Femi Kuti


It’s Sunday night and the Positive Force are warming us all up for the incredible, inimitable Femi Kuti and as the groove swells and the brass punches in and Femi starts dancing, we all start dancing too, and all the cares in the world melt away and a huge grin spreads across my face.

If anyone has come to stand and watch in silence, they are quickly shaken out of that notion and the whole crowd are soon shouting, singing and cheering every song, solo and proclamation of this wonderful, uplifting experience. Femi (I feel so welcome here that I’m sure we are on first name terms) takes the time and makes the effort to draw everyone in and to educate us, too.

Like his father Fela before him, Femi is hugely politically active. Of course, as a Nigerian band, the activism is through a prism of Nigerian and African issues, neatly summed up in ‘You Better Ask Yourself’ about the exploitation of Africa’s natural wealth. But in our current globalised, interconnected world, much of what Femi touches on is global and is no less close to home for the people in the Manchester audience – it’s just that the Westerners here are predominantly the beneficiaries of the exploitation in this system, rather than the exploited.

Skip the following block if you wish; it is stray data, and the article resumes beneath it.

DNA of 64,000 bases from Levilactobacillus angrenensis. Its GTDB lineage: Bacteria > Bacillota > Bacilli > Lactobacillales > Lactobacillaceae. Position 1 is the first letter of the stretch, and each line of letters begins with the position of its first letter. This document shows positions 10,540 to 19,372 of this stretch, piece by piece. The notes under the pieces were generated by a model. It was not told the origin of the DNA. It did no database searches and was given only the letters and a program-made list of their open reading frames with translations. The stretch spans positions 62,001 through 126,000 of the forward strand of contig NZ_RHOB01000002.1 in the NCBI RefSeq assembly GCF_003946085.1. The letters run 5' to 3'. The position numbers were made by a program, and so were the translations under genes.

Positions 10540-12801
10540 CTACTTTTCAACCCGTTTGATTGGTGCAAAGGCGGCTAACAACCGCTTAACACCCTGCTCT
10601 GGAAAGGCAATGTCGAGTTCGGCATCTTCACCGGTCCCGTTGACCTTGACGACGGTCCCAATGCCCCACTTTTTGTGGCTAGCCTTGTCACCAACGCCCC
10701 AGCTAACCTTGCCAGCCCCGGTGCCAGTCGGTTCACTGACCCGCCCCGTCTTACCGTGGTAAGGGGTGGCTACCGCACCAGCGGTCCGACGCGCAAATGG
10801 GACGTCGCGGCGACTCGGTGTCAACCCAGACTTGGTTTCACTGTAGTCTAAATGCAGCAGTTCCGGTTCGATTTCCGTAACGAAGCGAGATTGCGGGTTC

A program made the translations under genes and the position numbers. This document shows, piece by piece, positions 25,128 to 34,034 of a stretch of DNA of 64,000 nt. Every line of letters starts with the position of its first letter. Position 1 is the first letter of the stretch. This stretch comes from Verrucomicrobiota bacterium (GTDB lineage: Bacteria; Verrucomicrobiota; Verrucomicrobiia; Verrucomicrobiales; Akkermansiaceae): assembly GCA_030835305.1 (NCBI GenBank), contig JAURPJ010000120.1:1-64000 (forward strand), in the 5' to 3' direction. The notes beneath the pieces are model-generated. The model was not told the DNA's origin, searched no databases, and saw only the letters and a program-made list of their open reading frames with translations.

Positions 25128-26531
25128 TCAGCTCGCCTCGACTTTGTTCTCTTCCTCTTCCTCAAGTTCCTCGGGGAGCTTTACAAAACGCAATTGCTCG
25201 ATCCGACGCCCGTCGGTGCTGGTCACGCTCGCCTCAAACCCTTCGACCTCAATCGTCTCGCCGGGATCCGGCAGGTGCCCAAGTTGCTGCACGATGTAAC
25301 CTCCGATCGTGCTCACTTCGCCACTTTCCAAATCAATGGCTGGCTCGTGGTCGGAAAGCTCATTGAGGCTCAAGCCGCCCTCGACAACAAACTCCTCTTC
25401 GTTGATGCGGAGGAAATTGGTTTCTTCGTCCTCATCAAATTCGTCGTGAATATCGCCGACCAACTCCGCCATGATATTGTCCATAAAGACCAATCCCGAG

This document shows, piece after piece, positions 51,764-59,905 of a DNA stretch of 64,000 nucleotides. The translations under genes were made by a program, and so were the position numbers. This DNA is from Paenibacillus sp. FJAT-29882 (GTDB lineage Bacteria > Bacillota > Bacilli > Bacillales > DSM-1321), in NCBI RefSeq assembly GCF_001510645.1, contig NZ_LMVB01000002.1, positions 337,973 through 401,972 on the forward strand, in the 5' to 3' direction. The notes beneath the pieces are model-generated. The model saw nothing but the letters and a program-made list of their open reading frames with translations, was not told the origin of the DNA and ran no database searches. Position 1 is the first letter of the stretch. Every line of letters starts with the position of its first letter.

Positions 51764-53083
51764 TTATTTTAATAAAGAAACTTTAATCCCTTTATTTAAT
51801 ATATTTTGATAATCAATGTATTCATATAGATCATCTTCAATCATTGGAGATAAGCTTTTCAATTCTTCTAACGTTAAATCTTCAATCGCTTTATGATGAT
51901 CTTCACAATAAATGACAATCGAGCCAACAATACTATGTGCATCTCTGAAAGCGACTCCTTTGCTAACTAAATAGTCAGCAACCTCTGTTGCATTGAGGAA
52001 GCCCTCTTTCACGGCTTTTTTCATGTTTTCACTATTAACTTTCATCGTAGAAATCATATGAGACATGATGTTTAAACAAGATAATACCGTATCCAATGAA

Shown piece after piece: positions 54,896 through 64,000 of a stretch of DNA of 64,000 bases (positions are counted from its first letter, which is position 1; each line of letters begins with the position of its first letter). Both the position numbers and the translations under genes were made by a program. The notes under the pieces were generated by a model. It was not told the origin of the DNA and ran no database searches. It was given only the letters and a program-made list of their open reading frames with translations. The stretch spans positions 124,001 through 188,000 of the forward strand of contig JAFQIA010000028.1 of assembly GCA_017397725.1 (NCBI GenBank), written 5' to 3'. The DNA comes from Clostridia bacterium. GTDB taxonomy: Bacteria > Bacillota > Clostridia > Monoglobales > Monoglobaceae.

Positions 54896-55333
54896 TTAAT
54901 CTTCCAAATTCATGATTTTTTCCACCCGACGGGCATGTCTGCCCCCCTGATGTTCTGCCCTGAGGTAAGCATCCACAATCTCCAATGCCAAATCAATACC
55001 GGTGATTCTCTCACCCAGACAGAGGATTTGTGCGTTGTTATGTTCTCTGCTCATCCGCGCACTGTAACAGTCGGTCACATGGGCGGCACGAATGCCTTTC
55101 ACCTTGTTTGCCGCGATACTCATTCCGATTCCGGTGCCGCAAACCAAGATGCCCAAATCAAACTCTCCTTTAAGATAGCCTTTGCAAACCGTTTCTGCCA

Of course, we’re not struggling against institutional corruption, blackouts in a time of rapid population growth but many of us struggle against a government who victimises the disabled, cuts services for the poor and families and gives the money to the richest in the form of tax cuts – so as Femi says, the enemy is the same, their methods are the same.

I’m not claiming I’m a victim or trying to reduce the suffering of anyone else – I am just echoing the point that Femi makes that we are all on the same side and we all ought to stand up not just for ourselves, not just our country but for all of us as a global family.

Unfortunately, this family is divided and driven by capitalism and corporations who exploit the poorest in the world (with Africa considered the poorest continent on Earth) as they bring us the goods to maintain our lifestyle. In the process, we are cut off from other human beings and denied the opportunity to bond, to learn and to cooperate – but Femi Kuti and the Positive Force, at least for these few hours, bring this audience together – and hopefully everyone in the room walks out a little happier and a little closer to a member of their global family…

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Chris Oliver

I've been playing bass guitar and guitar for over half my life. I last played bass in in a band called Electromotive and as a singer-songwriter I have written songs about cheese and vajazzles (separate songs!). I started out listening to 60s, 70s and 80s rock as a kid and I was in to grunge and U.S. punk and ska in the 90s. Since then, I've broadened my tastes and I like the best of all styles of music, even country. I've been writing for Silent Radio since it started.